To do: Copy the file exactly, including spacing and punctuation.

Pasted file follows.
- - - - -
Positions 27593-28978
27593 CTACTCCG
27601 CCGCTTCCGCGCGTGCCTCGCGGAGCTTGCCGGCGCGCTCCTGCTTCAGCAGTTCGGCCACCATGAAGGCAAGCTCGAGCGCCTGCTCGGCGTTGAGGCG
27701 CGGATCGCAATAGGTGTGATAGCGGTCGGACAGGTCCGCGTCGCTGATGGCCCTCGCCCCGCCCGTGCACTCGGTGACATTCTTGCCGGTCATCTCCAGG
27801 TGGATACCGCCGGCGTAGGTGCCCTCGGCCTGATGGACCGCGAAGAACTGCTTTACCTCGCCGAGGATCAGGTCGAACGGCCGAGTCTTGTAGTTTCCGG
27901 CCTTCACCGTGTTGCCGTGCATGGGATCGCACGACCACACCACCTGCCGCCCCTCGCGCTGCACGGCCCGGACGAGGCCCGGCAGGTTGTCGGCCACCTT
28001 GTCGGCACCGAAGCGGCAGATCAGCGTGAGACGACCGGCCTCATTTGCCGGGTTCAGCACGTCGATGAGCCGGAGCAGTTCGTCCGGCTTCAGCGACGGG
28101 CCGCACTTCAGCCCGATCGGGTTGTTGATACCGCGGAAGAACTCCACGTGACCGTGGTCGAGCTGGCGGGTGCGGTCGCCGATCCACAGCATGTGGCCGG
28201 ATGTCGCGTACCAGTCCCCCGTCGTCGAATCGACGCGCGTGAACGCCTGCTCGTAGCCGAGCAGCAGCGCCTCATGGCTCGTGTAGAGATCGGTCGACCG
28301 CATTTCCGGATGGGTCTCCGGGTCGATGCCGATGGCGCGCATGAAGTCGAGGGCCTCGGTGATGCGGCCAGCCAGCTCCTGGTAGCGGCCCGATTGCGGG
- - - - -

Positions 27593-28978
27593 CTACTCCG
27601 CCGCTTCCGCGCGTGCCTCGCGGAGCTTGCCGGCGCGCTCCTGCTTCAGCAGTTCGGCCACCATGAAGGCAAGCTCGAGCGCCTGCTCGGCGTTGAGGCG
27701 CGGATCGCAATAGGTGTGATAGCGGTCGGACAGGTCCGCGTCGCTGATGGCCCTCGCCCCGCCCGTGCACTCGGTGACATTCTTGCCGGTCATCTCCAGG
27801 TGGATACCGCCGGCGTAGGTGCCCTCGGCCTGATGGACCGCGAAGAACTGCTTTACCTCGCCGAGGATCAGGTCGAACGGCCGAGTCTTGTAGTTTCCGG
27901 CCTTCACCGTGTTGCCGTGCATGGGATCGCACGACCACACCACCTGCCGCCCCTCGCGCTGCACGGCCCGGACGAGGCCCGGCAGGTTGTCGGCCACCTT
28001 GTCGGCACCGAAGCGGCAGATCAGCGTGAGACGACCGGCCTCATTTGCCGGGTTCAGCACGTCGATGAGCCGGAGCAGTTCGTCCGGCTTCAGCGACGGG
28101 CCGCACTTCAGCCCGATCGGGTTGTTGATACCGCGGAAGAACTCCACGTGACCGTGGTCGAGCTGGCGGGTGCGGTCGCCGATCCACAGCATGTGGCCGG
28201 ATGTCGCGTACCAGTCCCCCGTCGTCGAATCGACGCGCGTGAACGCCTGCTCGTAGCCGAGCAGCAGCGCCTCATGGCTCGTGTAGAGATCGGTCGACCG
28301 CATTTCCGGATGGGTCTCCGGGTCGATGCCGATGGCGCGCATGAAGTCGAGGGCCTCGGTGATGCGGCCAGCCAGCTCCTGGTAGCGGCCCGATTGCGGG